Today I would like to show how the GROW method in which I work can be wonderfully applied to self-coaching. Each of us can be an effective (and understanding) Coach for ourselves. And over time, by polishing your self-observation skills and working with your thoughts, you will become your best ally.
Self-Coaching and the GROW method
The GROW model, designed by Sir John Whitmore, consists of 4 steps:
It is worth working with a piece of paper and writing down your thoughts, observations, options, and choices. This greatly increases the effectiveness of this process. In addition, in the future, you can go back to your notes and notice with surprise how much progress has been made in the area of our self-awareness.
Step 1. Goal - WHAT do you want to achieve?
Identifying the goal is a key stage in the coaching process. It is worth taking the time to analyze it very carefully.
Is this really MY goal? Or maybe something that I want to implement under the influence / for the sake of someone else?
How specific, realistic, relevant, and time-limited is my goal?
Why do I want to achieve it? What will it do for me? How will it benefit me?
How will I know that I have achieved my goal? What will change in relation to the current situation?
Step 2. Reality - Where are you NOW? What's going on?
Taking time to analyze the current situation allows, firstly, to make it real (i.e. to separate the facts from our speculations or interpretations), secondly, to look at it from different points of view (and thus broaden our perspective) and thus prepare a solid ground for determining and selecting an option in the next step.
What is happening at this point? How is it now?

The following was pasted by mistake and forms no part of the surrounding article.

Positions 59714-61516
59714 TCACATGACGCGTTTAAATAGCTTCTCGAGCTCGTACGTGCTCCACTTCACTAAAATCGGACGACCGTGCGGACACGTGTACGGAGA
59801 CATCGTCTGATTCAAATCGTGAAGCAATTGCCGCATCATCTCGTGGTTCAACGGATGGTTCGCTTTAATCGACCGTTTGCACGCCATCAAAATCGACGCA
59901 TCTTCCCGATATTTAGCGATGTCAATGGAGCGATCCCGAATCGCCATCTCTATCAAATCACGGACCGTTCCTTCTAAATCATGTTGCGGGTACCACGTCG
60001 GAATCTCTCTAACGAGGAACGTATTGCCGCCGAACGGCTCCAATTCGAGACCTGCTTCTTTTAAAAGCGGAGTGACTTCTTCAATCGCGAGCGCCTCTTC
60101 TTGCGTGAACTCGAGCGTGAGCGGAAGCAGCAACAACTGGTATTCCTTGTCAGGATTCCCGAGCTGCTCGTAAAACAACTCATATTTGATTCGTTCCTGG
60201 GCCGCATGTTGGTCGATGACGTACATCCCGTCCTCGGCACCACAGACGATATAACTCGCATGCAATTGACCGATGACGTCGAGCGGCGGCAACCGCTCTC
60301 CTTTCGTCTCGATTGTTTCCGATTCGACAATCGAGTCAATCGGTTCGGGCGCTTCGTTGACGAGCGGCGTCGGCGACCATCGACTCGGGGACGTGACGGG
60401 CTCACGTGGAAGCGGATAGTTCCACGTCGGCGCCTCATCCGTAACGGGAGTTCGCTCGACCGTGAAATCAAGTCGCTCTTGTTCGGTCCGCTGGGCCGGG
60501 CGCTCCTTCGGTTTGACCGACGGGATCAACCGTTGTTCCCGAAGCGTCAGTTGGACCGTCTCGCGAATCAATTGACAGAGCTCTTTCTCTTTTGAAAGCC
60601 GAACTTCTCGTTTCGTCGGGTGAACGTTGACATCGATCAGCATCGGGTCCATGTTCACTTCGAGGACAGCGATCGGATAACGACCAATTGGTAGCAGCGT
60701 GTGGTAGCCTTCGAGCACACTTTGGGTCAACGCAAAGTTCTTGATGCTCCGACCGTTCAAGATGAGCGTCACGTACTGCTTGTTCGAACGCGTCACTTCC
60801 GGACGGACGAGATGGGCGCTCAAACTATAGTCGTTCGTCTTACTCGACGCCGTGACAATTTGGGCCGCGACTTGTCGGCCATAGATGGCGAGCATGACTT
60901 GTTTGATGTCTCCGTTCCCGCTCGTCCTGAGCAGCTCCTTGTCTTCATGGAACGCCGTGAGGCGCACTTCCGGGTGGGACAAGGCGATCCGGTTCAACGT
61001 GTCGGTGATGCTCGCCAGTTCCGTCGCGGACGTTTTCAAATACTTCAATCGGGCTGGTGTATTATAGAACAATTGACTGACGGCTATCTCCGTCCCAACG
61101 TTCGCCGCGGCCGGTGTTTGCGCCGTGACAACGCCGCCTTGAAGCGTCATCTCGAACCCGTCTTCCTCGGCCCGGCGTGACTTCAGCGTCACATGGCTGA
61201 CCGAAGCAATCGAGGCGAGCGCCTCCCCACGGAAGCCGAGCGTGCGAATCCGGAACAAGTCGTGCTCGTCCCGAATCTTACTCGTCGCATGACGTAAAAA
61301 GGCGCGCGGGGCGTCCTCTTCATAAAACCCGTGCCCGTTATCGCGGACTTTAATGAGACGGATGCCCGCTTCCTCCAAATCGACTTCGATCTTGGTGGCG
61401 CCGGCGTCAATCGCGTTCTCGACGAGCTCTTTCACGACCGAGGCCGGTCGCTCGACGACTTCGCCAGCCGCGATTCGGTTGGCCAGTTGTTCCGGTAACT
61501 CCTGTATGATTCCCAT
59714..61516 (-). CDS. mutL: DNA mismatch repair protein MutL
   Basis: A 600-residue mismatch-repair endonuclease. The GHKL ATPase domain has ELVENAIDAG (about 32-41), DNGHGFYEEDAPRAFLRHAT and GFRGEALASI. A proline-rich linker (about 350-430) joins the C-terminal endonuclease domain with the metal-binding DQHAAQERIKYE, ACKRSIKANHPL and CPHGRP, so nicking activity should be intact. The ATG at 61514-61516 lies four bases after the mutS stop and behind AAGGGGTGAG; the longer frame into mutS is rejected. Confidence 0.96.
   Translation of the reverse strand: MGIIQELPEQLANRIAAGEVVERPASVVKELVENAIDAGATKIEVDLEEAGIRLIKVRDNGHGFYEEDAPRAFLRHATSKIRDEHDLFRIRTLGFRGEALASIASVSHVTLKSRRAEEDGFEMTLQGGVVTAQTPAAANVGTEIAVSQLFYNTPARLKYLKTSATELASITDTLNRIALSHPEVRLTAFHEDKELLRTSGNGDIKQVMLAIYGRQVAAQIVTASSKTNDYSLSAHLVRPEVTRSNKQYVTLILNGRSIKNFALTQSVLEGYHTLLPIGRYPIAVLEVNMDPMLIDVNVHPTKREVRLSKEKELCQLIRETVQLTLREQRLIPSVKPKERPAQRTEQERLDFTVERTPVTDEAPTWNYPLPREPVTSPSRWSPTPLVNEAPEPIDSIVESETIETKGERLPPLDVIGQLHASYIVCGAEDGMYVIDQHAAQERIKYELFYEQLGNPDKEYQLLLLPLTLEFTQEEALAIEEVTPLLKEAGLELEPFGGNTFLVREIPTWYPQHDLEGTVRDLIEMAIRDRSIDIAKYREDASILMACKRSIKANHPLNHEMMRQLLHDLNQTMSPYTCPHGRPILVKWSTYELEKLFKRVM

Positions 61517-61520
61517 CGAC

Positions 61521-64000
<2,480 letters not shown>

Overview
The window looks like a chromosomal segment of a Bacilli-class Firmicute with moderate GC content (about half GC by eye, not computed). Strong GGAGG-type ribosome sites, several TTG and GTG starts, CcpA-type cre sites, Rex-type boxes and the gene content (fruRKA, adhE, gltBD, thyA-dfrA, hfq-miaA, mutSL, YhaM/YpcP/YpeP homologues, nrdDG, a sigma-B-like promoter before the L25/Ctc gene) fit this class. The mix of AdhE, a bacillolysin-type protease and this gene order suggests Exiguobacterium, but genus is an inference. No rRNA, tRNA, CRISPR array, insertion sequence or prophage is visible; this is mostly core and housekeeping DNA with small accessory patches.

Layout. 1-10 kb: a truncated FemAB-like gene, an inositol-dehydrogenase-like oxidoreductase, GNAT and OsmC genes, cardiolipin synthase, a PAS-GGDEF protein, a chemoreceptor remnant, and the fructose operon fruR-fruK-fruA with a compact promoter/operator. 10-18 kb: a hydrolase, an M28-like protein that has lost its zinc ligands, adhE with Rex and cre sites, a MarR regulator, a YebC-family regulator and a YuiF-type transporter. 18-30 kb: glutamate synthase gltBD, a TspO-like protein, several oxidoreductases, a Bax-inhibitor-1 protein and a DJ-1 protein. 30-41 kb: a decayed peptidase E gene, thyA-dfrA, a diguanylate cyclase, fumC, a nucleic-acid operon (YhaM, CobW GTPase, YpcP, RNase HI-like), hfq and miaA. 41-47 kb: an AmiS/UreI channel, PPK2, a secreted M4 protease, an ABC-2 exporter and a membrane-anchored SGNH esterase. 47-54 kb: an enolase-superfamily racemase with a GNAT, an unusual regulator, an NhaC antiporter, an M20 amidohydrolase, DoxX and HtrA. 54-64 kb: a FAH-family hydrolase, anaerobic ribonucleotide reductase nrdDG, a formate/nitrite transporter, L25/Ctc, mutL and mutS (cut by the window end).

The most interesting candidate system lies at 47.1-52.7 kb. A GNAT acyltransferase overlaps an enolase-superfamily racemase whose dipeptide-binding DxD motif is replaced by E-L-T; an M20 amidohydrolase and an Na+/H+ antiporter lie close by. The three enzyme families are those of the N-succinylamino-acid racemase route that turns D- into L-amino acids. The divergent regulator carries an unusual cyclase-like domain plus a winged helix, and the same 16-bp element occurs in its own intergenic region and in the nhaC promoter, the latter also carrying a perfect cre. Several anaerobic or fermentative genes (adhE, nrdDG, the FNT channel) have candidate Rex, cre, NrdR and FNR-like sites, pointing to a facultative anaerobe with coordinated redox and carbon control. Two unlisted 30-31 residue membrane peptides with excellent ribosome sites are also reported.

What do I see? What can I hear? What do I feel? What am I doing? How do I behave?
If I would assign the number 10 to the ideal situation (goal achievement situation), how would I rate the current situation on a scale of 1 to 10? Is achieving the desired progress worth my effort? Maybe in this context, the current situation is not as bad as I thought.
What actions have I already taken? What works? What is not working?
Step 3. Options - What can I do? What are the POSSIBILITIES?
This stage is used to generate possible solutions by looking at yourself and your surroundings as broadly as possible.
How can I achieve my goal? What could I do to get closer to my goal?
What else can I do? (this question is worth repeating often) What should I stop doing so that I can achieve my goal? (smart question!) What else?
Who could help me achieve my goal? What resources could I use to achieve my goal? Do I know anyone who has already achieved such a goal? What can I learn from this?
What other options do I see for reaching my goal?
If I wasn't limited in time, what else could I do? If I wasn't limited by any other obstacles, what else could I do?
Step 4. Will - What WILL YOU DO? How MUCH DO YOU WANT to do this?
This is the stage at which you make a decision about what specific actions you will take.
Which of the options do I choose? Which one is the best for me at this stage? Why?
If the maximum level of motivation was 10, how would I rate my willingness to implement the selected option on a scale of 1-10?
What do I want to do with this choice? What will be my first step? Where will I start? What can I start doing right now?
How will I check if the selected actions are bringing me closer to my chosen goal?
How will I celebrate my progress? How will I appreciate myself for the results achieved?
Good luck and I encourage you to go on a self-coaching journey. The treasures that are discovered along the way can be priceless.